--> --> Depositional Control on Reservoir and Production Performance of a Mature Field Onshore Niger Delta: Implication for Work-Over and Infill Drilling

2018 AAPG International Conference and Exhibition

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Depositional Control on Reservoir and Production Performance of a Mature Field Onshore Niger Delta: Implication for Work-Over and Infill Drilling

Abstract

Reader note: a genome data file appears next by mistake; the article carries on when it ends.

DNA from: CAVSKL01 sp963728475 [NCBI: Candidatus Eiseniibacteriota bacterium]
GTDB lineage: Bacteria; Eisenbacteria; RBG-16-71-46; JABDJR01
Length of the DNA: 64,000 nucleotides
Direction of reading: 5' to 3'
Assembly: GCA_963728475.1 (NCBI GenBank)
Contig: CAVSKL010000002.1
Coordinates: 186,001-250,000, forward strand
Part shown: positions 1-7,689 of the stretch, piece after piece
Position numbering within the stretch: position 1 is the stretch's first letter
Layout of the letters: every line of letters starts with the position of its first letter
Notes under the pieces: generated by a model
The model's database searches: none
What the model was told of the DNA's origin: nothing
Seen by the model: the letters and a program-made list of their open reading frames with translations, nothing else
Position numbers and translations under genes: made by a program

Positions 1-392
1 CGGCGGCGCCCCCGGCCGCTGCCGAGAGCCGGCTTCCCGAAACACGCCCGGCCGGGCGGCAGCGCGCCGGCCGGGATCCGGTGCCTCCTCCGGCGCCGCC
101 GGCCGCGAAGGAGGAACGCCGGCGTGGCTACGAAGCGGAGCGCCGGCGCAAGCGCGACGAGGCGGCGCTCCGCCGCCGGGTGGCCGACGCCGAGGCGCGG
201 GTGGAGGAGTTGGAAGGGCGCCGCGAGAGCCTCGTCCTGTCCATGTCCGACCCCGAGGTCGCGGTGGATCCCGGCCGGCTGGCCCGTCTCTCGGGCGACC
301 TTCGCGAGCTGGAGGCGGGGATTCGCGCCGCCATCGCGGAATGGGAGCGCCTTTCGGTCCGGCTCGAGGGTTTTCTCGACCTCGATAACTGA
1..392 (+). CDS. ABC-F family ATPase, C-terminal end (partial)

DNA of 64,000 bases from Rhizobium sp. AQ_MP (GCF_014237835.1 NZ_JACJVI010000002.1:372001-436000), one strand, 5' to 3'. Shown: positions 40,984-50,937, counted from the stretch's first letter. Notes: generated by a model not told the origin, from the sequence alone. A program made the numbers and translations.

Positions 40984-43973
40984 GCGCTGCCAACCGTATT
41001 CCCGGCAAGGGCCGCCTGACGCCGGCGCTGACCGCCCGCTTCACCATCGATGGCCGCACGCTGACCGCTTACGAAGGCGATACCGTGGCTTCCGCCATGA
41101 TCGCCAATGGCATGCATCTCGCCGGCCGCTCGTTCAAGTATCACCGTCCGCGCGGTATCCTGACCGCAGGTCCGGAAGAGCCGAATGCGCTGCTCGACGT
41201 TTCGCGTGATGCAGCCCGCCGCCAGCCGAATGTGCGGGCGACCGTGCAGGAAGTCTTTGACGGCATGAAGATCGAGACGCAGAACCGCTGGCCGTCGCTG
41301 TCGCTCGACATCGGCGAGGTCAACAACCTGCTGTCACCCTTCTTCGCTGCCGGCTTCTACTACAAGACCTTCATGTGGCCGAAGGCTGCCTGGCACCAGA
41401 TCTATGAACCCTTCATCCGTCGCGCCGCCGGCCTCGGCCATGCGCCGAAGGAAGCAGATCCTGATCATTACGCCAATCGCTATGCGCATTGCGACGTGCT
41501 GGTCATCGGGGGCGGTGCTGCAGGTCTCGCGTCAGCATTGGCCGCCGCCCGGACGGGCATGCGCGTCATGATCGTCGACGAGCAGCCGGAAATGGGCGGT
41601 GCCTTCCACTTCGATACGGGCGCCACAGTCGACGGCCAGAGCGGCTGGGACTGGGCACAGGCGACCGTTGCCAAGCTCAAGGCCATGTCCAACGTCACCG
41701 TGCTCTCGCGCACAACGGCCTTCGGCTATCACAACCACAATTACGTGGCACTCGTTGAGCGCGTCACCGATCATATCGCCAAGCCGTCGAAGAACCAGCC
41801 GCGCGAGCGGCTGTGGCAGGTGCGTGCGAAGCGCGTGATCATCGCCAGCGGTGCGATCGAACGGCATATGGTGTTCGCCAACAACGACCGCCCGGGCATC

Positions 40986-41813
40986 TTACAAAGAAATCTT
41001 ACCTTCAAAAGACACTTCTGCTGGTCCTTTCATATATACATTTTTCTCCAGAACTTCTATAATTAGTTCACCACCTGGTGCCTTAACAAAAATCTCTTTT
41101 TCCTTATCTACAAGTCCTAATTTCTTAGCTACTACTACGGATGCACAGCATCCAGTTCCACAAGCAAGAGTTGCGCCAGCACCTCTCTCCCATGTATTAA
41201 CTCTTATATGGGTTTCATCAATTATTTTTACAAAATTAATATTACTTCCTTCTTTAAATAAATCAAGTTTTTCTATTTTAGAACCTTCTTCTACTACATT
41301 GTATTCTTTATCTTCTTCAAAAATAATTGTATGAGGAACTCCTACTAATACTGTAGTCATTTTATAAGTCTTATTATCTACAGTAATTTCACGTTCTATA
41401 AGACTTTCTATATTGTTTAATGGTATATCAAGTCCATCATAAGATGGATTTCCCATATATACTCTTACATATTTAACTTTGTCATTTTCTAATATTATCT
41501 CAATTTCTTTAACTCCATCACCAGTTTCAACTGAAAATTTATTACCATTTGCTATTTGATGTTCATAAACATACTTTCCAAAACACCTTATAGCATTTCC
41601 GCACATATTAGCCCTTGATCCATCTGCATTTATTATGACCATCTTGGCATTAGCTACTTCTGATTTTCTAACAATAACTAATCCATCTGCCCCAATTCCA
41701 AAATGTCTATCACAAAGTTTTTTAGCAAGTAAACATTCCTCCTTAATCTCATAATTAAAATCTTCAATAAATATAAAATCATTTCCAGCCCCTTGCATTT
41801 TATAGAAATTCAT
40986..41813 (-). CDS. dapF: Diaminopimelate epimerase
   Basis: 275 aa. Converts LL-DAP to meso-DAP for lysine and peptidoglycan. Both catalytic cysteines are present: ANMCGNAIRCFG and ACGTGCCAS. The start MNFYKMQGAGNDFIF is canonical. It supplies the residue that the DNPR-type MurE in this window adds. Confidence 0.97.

A typical sandstone reservoir in a mature field, onshore Niger Delta has being in production for about thirty (30) years. Initial oil rate in the reservoir was about 300 bopd average on natural drive. The production peaked to an average of about 3000bopd after one year before a decline phase with average oil rate below 600 bopd. Effective well reservoir management (WRM) through workover operations and infill drilling are required to sustain oil production. Hence, sequence stratigraphic analysis of sediment stacking pattern and the possible influence of depositional trend on previous well performance is critical to understanding key attributes of hydrocarbon recovery and production. Hence, the aim of this study is to correlate depositional pattern with production history in order to identify candidates forinfill drilling and workover operations. Approximately 1000 km2 of three dimensional (3D) seismic volumes of post stack and limited angle stacks, 38 well logs, and production data from 12 wells were integrated to evaluate the reservoir of interest. A systematic interpretation methodology involving structural mapping, sequence stratigraphy, well correlation, petrophysical analysis, decline curve analysis, material balance production modeling was used to identify short-term oil gain and infill drilling opportunities. Sediment stacking pattern and depositional trend from logs reveal a strong relationship between parasequence stacking pattern and oil production rate from the reservoir. On gas lift recovery, oil production from retrogradationalsand facies are associated with average rate of 500 bopd, while blocky aggradational sand facies have average rate greater than 1000 bopd. Also, the aggradational sand facies have very good reservoir quality with average porosity and permeability of 0.27 and 4000 mD respectively. Consequently, the analysis of the depositional trend and past production history, has shown potential for short-term oil gain in the wells producing from the aggradational sand facies In conclusion, the observed differential oil production rate between the retrogradational and aggradational sand facies, suggest that there is a strong correlation between depositional pattern, reservoir quality and production performance. Finally, the understanding of the depositional sequence stacking pattern has guided the selection of producing wells as candidates for water shut-off, and opportunities identified for infill drilling and well placement.